Giulio Brugnaro is a trained architect, designer and researcher working in the field of robotic fabrication for architectural production and design practices. He is currently PhD Candidate and Marie Curie Research Fellow at The Bartlett School of Architecture in London as part of the InnoChain Research Network (EU Horizon 2020). His research focuses on developing adaptive robotic fabrication processes, integrating sensing and machine learning strategies to enable the exploration of novel design opportunities driven by tools and materials affordances. He has a BArch in Architectural Sciences from IUAV University of Venice, and a MSc in Integrative Technologies and Architectural Design Research from the University of Stuttgart. He has taught several workshops on computational design and robotic manufacturing and given lectures at renowned international institutions such as the Bartlett, MIT, University of Michigan and University of Toronto.
Design Tutors – Studio 2
Gary Edwards is an architectural designer and researcher. After his graduation from The Bartlett, he joined the London office of Arup, focusing on building design in multidisciplinary teams. Gary is a member of the Arup Digital Design Development Group involved in defining standards and workflows for OpenBIM. He has teaching experience at The Bartlett and the Architectural Association, specialising in machine vision, robotics and fabrication. He has a passion for free and open source software and is actively engaged in its development communities.
Structural Engineering Consultant
Tim Lucas is a London based structural engineer. He is a partner at Price & Myers, where he joined after graduating from Leeds University in 1996. His early projects included the Dublin Millennium Bridge, which won in an international competition. After a year at Arup, he returned to establish Price & Myers Geometrics in 2001. Tim has designed a wide variety of innovative structures for buildings and bridges along with a significant number of both large and small-scale artworks, including Slipstream by Richard Wilson RA in Heathrow airport.
Tim's work employs digital design and manufacturing technology to examine structural performance and design structures with the fabrication process in mind. He worked as client, engineer and main contractor for his Corten steel house in Kew, which was designed by Piercy & Co and won and an RIBA National Award along with an Institution of Structural Engineers Award. In 2015, Tim was the recipient of the IABSE Milne Medal, which is awarded to an individual engineer for excellence in structural design, both in the overall concept and in the attention to detail in their work. He is lecturer in Structural Design at The Bartlett and advises Design for Manufacture MArch students on structural engineering aspects of their work.
Contextual Theory Coordinator
Professor Stephen Gage studied at the Architectural Association where he was greatly influenced by the work of Cedric Price and Gordon Pask. He then worked with a UK Government research group. After working with Stephen Mullin who had started his own practice, he became a partner in a design and build company in California where he gained hands-on experience of working with timber. In 1973, he joined the Douglas Stephen Partnership where he led the design team for a number of buildings, mostly in the medical field. He taught at the Architectural Association from 1976 until 1993 in various capacities. He started teaching at The Bartlett in 1993 where he led Diploma Unit 14 (the Bartlett Interactive Architecture Workshop), became Director of Technology and reengaged with theoretical research. He is currently external examiner at the Danish Schools of Architecture and at the Architectural Association in London.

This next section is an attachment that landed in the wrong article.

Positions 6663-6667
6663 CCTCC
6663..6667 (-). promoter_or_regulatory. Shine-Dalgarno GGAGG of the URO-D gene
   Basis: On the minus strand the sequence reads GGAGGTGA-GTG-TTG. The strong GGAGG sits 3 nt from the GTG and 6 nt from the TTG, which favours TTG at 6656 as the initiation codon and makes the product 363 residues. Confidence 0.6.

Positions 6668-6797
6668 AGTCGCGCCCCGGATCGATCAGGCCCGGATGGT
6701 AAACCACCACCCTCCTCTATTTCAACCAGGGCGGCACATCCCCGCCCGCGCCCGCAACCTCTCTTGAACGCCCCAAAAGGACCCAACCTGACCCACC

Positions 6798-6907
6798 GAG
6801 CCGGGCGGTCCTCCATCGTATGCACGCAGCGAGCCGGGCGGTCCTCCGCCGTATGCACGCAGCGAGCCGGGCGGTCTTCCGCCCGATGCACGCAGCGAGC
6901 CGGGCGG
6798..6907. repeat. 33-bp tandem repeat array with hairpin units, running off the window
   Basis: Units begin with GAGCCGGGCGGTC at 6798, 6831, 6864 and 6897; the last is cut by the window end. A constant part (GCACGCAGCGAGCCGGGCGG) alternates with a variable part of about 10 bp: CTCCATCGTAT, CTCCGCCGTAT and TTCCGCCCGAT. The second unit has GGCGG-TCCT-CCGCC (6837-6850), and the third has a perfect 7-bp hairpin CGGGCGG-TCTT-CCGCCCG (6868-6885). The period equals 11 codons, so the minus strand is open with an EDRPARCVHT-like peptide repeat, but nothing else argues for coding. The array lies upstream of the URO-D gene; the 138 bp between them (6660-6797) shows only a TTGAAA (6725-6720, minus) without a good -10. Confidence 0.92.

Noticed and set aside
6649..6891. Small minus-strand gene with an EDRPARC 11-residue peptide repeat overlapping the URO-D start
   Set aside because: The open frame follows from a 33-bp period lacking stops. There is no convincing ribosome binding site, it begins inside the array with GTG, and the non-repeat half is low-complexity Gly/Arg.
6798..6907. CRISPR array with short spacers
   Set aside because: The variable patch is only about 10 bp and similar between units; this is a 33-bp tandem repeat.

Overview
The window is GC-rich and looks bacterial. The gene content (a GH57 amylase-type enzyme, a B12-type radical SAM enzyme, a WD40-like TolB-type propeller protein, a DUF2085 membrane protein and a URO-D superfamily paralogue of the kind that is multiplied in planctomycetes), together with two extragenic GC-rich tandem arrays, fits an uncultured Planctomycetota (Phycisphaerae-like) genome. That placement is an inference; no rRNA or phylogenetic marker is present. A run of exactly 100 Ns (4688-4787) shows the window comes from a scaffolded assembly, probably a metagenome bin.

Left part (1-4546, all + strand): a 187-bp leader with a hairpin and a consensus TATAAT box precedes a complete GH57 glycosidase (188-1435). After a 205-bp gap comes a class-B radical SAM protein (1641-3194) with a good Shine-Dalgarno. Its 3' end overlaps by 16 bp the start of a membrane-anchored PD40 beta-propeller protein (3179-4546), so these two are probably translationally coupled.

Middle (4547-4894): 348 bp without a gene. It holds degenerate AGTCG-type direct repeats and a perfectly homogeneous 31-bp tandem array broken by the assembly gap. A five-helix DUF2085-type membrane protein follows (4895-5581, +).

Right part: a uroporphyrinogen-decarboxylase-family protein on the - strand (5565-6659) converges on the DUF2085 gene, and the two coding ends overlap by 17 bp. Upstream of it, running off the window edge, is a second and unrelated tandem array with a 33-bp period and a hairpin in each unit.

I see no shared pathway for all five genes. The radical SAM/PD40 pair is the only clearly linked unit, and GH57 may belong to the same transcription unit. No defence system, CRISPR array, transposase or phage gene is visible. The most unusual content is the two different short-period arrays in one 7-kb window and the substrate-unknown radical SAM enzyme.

Contextual Theory Tutors
Clara Jaschke received both her bachelor’s and master’s degree in Architecture from the University of Innsbruck, with a focus on design computation and digital architecture and manufacturing. She also holds an MRes in Architecture and Digital Theory from The Bartlett School of Architecture. Her work and practice consistently aim at interweaving design and research as equal strands. Clara is the founder of ‘Alphabet Architecture’, which offers translations, proof-reading and copy-editing of architectural texts specifically. As a researcher, she currently explores blockchain technology with the aim of placing it within a framework to be utilised for the consideration of the technology as a new opportunity for digital architecture, and as a worthwhile addition to the discourse of the profession.
Her current design research is focused on the generative potentials of curves, and the position and relevance of these singularities in the theoretical and historical realm.
- Affiliated practices and institutes
Our staff are very closely linked to several practices and institutions both outside of and across UCL, in particular:
Arup Buro Happold
Foster + Partners
Price & Myers
UCL Civil, Environmental and Geomatic Engineering (CEGE)
UCL Institute for Environmental Design and Engineering (IEDE)
Admissions enquiries: Thea Heintzdesign manufacturing engineering architecture